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New Goal of Coalition: Establish Stability in Iraq - 2003-04-14


The U.S. military in the Gulf says the imminent fall of Tikrit, Saddam Hussein's hometown, has brought the campaign in Iraq to what one general calls a transition point.

U.S. tanks and troops have all but taken control of Tikrit, Saddam Hussein's last power base. Brigadier General Vincent Brooks, the Central Command spokesman, says U.S. forces are holding the presidential palace in Tikrit and searching for supporters of the regime in the city and its surrounding area.

General Brooks says Tikrit appears to have fallen with less resistance than the U.S. military expected, but he cautions that loyalist elements have not given up the fight.

In General Brooks' view, future fighting will be more localized and on a smaller scale. The U.S. military, he says, no longer considers the Iraqi army an effective force and expects whatever fighting occurs will not be in response to what he calls an organized regime effort.

"There are a number of objectives to this campaign, and all of those objectives have to be obtained before we can say the mission is accomplished, the victory is complete, and we can proceed on with other responsibilities we have," he said.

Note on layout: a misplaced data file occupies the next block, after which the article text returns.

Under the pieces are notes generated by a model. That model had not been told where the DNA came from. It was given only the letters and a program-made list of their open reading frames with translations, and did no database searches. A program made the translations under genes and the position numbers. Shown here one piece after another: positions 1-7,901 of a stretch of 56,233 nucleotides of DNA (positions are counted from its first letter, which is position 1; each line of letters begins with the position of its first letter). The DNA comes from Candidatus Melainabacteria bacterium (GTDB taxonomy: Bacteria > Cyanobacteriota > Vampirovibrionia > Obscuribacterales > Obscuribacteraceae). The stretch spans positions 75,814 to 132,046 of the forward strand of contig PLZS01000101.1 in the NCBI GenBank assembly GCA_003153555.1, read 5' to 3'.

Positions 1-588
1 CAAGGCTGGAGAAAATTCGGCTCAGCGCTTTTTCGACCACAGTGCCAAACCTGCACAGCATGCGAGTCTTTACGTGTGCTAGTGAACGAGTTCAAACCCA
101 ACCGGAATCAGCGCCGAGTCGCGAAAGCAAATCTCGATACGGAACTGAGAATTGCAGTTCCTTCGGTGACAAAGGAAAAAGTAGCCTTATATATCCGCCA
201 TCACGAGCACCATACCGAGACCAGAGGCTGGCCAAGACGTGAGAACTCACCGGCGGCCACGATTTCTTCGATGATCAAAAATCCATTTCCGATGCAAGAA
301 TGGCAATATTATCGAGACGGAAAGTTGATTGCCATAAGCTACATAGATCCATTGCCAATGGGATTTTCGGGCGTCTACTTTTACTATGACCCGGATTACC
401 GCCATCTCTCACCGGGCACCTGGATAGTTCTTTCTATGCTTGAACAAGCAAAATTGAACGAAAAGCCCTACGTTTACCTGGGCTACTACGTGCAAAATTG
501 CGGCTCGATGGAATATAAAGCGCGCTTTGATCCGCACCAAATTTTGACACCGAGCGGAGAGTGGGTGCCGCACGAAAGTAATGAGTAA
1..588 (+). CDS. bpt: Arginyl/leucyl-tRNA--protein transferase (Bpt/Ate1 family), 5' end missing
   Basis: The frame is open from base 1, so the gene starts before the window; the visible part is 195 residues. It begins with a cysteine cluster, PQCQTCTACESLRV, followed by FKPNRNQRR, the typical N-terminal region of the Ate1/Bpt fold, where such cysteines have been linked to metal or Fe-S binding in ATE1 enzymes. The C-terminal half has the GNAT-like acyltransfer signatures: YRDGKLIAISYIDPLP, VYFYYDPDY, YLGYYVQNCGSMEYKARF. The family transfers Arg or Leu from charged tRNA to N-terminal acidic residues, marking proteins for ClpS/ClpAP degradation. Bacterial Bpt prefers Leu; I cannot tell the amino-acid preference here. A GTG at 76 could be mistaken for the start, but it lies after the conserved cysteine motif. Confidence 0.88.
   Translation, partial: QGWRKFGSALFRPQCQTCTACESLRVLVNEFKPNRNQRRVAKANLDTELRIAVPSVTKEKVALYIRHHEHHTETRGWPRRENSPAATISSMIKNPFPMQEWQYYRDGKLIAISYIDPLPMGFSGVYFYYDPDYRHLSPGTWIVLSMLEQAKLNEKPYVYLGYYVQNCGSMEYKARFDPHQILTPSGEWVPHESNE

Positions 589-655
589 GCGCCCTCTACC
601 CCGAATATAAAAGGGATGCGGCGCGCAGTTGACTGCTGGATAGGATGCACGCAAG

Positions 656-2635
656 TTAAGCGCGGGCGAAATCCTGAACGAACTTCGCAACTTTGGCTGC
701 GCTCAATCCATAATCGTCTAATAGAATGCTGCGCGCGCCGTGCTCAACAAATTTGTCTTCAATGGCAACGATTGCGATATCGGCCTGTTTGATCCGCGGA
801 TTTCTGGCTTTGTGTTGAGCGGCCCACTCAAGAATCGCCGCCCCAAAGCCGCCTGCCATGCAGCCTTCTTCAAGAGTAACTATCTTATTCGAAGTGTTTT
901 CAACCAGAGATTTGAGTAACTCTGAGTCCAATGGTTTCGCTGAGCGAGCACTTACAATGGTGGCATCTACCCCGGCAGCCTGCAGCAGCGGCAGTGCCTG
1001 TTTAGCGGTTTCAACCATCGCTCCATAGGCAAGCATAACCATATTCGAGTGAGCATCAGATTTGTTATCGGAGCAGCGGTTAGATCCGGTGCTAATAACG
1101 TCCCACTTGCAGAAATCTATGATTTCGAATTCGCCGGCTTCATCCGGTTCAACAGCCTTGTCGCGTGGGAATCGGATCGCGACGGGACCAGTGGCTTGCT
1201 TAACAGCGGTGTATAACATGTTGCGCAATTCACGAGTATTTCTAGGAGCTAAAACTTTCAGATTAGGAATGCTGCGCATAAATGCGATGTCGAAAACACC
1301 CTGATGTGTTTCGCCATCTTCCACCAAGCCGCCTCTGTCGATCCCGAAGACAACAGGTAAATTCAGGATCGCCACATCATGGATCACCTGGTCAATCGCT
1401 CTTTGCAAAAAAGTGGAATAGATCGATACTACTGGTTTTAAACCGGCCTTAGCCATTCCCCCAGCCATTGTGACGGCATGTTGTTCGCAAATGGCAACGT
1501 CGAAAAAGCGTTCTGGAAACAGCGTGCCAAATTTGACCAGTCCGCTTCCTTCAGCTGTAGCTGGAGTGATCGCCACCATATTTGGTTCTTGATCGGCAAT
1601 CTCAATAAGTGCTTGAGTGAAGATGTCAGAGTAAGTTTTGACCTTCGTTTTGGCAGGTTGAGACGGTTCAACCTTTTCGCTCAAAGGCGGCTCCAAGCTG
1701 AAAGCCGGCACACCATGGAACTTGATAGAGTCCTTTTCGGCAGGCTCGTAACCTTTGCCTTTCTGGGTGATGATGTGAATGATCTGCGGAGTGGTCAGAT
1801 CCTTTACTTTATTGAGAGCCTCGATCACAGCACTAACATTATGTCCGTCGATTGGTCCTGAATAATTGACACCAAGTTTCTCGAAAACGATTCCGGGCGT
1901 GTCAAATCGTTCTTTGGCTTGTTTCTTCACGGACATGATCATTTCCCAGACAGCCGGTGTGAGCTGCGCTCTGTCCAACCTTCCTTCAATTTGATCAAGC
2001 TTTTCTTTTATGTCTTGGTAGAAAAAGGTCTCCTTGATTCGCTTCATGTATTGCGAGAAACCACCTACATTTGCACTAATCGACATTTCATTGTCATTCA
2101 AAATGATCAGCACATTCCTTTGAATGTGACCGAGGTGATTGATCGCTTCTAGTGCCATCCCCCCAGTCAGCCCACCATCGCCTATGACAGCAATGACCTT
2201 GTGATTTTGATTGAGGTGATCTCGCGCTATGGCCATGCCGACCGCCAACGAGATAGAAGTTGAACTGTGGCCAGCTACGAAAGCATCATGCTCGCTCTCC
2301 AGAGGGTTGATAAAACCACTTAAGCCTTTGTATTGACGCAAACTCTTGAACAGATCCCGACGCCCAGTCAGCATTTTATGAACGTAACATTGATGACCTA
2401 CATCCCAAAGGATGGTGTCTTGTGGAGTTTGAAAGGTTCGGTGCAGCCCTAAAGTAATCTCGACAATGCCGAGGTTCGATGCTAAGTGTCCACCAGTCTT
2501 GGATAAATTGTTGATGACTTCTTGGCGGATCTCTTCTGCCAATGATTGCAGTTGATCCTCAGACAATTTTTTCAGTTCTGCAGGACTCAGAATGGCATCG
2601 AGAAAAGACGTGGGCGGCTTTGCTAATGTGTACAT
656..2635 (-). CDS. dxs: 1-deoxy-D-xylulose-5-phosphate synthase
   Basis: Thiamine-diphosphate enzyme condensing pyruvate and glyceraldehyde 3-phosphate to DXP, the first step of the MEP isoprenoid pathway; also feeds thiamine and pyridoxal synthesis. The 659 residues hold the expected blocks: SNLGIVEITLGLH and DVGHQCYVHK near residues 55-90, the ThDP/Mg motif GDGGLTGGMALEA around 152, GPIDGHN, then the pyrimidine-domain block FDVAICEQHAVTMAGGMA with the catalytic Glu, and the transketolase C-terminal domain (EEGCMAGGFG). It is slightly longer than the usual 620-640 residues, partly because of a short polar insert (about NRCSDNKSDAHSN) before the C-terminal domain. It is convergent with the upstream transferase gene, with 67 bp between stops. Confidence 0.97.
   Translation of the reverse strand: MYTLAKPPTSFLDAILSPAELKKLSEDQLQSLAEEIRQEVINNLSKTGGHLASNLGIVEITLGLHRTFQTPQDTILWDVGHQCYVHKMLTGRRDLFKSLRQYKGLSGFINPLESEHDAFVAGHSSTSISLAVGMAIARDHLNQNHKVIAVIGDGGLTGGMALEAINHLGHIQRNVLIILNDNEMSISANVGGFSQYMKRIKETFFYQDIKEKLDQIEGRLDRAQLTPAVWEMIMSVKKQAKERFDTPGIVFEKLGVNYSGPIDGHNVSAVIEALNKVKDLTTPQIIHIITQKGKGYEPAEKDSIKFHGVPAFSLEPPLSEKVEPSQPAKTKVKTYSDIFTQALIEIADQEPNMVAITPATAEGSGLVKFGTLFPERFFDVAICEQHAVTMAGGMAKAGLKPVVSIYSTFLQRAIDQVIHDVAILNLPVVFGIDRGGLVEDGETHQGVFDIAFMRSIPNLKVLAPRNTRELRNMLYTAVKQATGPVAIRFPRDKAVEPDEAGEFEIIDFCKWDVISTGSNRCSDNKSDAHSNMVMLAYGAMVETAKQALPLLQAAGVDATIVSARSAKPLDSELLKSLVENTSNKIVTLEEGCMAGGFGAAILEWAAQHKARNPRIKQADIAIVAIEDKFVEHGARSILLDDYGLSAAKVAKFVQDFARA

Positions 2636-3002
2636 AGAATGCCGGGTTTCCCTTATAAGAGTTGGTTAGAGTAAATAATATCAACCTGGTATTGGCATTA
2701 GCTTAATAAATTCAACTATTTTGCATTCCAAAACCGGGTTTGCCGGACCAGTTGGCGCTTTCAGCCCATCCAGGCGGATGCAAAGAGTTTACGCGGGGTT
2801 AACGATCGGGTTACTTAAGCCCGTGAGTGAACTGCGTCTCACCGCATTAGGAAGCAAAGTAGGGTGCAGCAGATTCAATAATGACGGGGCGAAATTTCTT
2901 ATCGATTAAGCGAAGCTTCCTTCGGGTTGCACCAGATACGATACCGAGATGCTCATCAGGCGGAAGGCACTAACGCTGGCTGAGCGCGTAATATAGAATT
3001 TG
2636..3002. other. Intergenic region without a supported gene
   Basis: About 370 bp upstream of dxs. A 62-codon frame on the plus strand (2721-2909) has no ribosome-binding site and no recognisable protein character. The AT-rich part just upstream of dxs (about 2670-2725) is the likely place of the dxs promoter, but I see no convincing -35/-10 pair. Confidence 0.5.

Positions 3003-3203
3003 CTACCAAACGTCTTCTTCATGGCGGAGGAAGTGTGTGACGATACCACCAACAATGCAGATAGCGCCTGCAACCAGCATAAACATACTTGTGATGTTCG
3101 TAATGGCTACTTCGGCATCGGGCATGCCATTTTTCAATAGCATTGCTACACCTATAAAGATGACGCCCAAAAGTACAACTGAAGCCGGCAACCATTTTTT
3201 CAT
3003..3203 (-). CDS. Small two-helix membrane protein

General Brooks says there are still places in Iraq where U.S. forces have not rooted out all military activity and some they have not even been to yet.

"But clearly we are at a point where the decisive military operations that were focused on removing the regime, destroying its capability, removing its ability to threaten neighboring countries, coalition forces or our own countries, that work is coming to a close," added General Brooks. "So it is a transition point we are in now."

General Brooks says the coalition's goal now is to transition from combat operations to the establishment of stability throughout the country.

General Brooks says one focus of coalition forces' attention is tracking down the disappearance of 80 explosive vests, the kind used for suicide attacks. He says they could be in the hands of foreign fighters, most of them Syrian, who have been conducting skirmishes with U.S. forces around Baghdad.

The general also announced that all of Iraq's oil fields, seen as a key to the country's economic recovery, are now under the control of U.S. and allied forces.

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